Arthur Mag (1896-1981) Papers (K0092)
Mag graduated from the public schools in New Britain, Connecticut, and entered Yale College in 1914. He received a B.A. in 1918, and a LL.B in 1920 from the Yale Law School. Shortly afterward Mag came to Kansas City to join the law firm of Rozzelle, Vineyard, Thatcher and Boys. By 1924, he had become a full partner in the firm which later became Stinson, Mag, and Fizzell.
Mag's practice primarily focused on corporate and estate matters. He developed the novel concept of organizing trusts dedicated to the permanent benefit of humanity, rather than a specific cause, by giving the trustees authority to use the proceeds of the trusts for the changing needs of the public. Through his efforts four independent trusts, joined by others in succeeding years, were brought together administratively to form the Kansas City Association of Trusts and Foundations.
Mag was a multi-faceted, talented person. His association with major corporations was not only as their legal advisor but also as a member of their Boards of Directors. He also served long and ably on a number of non-profit organizations' boards. He helped found the Midwest Research Institute, the Menorah Medical Center, and the University of Kansas City (now the University of Missouri-Kansas City), and sat on the boards of the Menniger Foundation and National Institute of Mental Health. He served on a number of local, state, and national commissions including the Mayor's Commission on Civil Disorder in 1968, the Missouri Governor's Committee on Delinquency and Crime (1966-1969), the Missouri Governor's Task Force on the role of Private Higher Education (1970), the Civic Council of Greater Kansas City, and the Committee for Economic Development.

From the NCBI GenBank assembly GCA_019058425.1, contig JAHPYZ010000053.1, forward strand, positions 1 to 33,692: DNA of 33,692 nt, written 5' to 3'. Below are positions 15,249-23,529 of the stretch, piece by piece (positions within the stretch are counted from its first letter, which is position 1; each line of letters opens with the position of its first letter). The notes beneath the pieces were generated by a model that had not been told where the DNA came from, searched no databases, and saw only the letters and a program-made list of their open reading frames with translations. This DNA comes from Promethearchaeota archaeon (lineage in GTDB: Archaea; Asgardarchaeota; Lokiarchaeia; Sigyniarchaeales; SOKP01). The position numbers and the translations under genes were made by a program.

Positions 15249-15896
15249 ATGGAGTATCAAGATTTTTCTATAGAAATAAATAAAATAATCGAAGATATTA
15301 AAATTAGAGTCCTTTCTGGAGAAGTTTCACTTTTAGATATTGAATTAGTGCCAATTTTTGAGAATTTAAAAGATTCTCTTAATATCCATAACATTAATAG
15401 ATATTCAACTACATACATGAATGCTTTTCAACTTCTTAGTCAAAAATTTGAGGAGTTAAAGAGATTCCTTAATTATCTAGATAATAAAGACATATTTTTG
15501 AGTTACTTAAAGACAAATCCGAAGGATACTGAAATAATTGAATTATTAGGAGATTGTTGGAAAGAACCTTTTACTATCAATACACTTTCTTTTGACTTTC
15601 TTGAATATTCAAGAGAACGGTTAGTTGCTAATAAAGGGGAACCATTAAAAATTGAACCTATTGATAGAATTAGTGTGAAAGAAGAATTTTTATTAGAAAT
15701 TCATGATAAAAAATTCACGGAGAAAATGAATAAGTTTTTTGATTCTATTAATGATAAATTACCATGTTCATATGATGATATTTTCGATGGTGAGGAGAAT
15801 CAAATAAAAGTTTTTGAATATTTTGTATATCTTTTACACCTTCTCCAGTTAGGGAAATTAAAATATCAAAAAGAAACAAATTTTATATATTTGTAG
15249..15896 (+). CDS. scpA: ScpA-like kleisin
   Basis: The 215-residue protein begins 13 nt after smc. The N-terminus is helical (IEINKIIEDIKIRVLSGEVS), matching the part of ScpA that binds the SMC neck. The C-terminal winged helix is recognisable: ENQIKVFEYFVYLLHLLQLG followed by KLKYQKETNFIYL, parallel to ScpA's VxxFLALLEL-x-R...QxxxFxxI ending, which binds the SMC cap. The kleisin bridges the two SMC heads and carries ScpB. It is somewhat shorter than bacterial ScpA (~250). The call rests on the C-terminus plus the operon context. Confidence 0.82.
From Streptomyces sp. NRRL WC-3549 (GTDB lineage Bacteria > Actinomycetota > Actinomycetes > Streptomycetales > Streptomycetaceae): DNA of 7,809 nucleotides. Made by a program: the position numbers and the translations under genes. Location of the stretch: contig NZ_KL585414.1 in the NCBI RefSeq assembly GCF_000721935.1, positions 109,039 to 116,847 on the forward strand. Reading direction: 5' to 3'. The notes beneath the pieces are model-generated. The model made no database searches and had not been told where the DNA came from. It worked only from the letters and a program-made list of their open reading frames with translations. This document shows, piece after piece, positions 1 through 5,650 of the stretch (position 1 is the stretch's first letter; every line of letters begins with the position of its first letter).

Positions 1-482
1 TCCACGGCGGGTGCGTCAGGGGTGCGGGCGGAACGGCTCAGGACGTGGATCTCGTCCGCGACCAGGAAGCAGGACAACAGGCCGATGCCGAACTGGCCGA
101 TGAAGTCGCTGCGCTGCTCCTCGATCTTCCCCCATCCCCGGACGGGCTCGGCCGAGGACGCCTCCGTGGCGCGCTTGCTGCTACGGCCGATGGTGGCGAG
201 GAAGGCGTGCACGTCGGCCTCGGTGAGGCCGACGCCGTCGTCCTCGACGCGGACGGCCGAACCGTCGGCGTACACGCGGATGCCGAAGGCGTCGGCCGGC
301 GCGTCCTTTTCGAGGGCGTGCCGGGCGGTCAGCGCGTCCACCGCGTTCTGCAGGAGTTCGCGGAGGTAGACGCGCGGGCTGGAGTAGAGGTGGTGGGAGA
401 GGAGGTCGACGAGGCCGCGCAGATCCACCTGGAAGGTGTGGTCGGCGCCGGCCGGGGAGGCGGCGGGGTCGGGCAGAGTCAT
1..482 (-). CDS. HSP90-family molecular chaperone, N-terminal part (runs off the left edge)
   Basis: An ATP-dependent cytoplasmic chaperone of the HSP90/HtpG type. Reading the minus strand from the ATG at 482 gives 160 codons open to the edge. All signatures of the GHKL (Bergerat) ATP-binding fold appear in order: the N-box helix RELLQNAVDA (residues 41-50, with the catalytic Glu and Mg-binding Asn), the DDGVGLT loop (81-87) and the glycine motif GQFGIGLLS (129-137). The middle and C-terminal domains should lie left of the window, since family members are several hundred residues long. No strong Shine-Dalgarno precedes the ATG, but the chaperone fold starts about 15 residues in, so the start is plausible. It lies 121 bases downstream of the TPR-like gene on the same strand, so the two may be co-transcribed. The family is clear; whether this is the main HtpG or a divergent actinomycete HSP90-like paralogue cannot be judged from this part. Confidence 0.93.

See also the Charles N. Kimball lecture by Donald H. Chisholm, The Philanthropic Philosophy of Arthur Mag
The papers are divided into six categories: biographical; personal correspondence; "fact memos", including such items as travel itineraries, financial memoranda, and other non-correspondence information; awards and honors conferred on Mag; speeches; and materials relating to the various commissions, foundations, public organizations, and committees on which Mag served. 1921-1981.
394 folders and 3 volumes (8 cubic feet).
© State Historical Society of Missouri
Thursday, January 03, 2013
State Historical Society of Missouri Research Center-Kansas City
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